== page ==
Care company transfers contract after two years

Ocean House Picture by Google
Ocean House Picture by Google

One of the biggest care providers in East Sussex has transferred a contract to a rival organisation to focus on its ‘core business’ – just two years after taking it on.

Family Mosaic, based in London Road, St Leonards, provides care to people in their own homes in Hastings and Rother. It is transferring its clients and ‘the majority’ of staff to A1 Quality Homecare and Care at Home services.

The organisation, which also runs care homes Marlborough House in St Leonards and Sidley Road in Bexhill, won the contract in April 2014.

A message posted on Family Mosaic’s website said: “Challenges arising from government policy and the financial constraints of local authorities have had a significant impact on the work of all organisations providing care and support services.”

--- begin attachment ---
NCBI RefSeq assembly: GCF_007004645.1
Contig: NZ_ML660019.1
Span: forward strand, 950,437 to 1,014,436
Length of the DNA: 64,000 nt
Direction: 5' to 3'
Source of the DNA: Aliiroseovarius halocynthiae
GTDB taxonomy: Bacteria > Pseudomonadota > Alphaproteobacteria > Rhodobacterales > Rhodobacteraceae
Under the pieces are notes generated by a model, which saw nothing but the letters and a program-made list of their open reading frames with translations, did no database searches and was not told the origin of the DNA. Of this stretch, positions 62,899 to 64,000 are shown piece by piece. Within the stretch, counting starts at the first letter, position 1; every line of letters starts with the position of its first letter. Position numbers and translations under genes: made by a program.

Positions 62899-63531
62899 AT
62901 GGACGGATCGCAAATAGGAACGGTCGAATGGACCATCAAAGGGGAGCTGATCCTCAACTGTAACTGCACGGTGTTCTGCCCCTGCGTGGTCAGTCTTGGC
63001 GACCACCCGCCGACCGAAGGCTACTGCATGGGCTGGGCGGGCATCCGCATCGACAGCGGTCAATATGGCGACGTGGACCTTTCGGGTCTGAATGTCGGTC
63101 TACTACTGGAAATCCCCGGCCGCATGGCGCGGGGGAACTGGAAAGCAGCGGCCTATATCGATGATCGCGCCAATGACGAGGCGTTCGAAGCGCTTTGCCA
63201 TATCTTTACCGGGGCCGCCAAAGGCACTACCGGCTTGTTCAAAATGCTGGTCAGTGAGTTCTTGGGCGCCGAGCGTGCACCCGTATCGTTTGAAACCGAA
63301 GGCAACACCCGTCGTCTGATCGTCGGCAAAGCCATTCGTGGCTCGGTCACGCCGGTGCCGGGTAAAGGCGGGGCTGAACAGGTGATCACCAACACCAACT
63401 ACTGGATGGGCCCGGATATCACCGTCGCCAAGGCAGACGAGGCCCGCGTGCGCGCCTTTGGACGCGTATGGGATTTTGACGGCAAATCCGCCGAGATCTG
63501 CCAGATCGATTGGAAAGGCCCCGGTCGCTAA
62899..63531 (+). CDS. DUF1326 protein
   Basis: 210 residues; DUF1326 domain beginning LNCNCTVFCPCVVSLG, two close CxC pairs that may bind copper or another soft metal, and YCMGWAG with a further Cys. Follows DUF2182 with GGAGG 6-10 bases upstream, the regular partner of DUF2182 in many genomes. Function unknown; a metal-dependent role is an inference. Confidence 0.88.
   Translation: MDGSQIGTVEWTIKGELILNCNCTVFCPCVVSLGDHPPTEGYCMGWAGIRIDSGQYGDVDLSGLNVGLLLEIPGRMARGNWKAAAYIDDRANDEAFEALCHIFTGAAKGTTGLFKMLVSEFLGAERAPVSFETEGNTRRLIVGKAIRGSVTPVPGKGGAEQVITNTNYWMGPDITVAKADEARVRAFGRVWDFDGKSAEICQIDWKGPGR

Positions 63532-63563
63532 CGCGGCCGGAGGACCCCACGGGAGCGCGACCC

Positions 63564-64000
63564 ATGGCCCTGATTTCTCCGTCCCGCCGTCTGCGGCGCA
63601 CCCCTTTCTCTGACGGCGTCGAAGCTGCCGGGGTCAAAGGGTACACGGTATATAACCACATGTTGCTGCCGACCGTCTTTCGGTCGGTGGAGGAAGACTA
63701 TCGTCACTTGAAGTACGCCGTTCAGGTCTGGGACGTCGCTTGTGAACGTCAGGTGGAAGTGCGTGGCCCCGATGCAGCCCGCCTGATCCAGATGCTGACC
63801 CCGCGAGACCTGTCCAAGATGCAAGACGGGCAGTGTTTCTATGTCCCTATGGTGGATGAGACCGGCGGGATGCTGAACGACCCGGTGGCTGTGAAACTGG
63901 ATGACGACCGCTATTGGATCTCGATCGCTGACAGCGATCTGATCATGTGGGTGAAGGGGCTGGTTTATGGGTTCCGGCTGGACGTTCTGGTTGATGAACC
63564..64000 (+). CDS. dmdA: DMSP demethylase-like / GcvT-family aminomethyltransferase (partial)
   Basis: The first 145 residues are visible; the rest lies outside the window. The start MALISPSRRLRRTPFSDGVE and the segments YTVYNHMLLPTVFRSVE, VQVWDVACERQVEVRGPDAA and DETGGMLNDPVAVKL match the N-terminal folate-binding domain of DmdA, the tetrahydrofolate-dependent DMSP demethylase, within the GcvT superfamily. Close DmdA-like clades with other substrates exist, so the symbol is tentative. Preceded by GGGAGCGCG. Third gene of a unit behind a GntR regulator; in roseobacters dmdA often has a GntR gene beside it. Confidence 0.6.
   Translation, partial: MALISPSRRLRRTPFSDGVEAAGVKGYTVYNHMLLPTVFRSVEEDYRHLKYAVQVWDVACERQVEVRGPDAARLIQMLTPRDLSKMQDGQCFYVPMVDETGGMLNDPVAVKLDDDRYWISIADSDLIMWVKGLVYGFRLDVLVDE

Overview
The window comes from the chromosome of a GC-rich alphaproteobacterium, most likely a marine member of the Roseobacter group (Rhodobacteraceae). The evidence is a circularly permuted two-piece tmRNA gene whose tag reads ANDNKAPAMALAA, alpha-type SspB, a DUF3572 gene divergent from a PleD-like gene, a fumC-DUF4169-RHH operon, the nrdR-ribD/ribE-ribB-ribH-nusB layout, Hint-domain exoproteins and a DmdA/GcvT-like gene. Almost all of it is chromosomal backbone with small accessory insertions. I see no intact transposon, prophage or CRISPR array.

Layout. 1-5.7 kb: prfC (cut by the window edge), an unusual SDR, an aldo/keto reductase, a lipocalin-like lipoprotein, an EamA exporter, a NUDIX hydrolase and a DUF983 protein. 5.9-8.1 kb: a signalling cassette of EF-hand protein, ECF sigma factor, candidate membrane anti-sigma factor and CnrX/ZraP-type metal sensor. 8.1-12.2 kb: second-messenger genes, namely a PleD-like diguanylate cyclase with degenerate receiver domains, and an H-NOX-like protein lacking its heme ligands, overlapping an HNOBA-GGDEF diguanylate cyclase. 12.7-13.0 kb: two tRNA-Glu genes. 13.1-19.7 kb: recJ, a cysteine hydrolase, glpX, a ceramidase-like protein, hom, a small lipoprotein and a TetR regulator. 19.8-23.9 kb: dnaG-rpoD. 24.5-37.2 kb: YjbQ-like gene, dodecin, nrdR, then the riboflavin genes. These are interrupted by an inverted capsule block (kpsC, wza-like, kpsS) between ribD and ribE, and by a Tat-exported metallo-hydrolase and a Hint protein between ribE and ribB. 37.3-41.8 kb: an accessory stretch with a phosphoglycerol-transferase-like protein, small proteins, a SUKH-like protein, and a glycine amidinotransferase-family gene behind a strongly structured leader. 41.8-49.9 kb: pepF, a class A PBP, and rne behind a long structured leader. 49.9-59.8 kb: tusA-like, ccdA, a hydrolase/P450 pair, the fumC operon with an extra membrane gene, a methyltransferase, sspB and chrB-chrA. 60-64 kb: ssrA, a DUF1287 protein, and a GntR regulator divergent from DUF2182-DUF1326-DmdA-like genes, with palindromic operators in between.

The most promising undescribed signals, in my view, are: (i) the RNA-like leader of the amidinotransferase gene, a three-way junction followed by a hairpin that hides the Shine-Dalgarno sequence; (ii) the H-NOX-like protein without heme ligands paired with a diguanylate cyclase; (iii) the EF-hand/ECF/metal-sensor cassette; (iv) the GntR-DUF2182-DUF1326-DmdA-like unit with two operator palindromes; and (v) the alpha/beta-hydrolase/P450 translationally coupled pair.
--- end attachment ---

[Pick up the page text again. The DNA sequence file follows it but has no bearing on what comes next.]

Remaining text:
The organisation said it will now be focused on its ‘core business’ of supported housing and community services.

A spokeswoman for Family Mosaic said the decision follows a ‘review of services’ where it was decided provision of homecare is ‘not consistent with their core range of services’.

It will no longer bid for new contracts for domiciliary home care and will end the current contract on April 11.

The company added: “Family Mosaic and East Sussex County Council (ESCC) are working together to ensure there is a seamless transition to the new providers, A1 Quality Homecare and Care at Home Services, which prioritises the interests of clients and the continuity of their care.

“They will also work to safeguard, as far as is possible, the jobs of staff who work in the service.”

Family Mosaic said the ‘vast majority’ of staff will be transferring to the new provider but ‘a very small number of office based staff will not automatically transfer’.

A spokesman for ESCC said: “We are working closely with Family Mosaic, A1 Homecare and our clients to minimise disruption and ensure those who rely on services continue to receive high quality care.”

The service, which looked after more than 150 people, was rated ‘requires improvement’ by the Care Quality Commission (CQC) following an inspection in July 2015. It launched a recruitment campaign in June 2014, hoping to recruit up to 600 staff.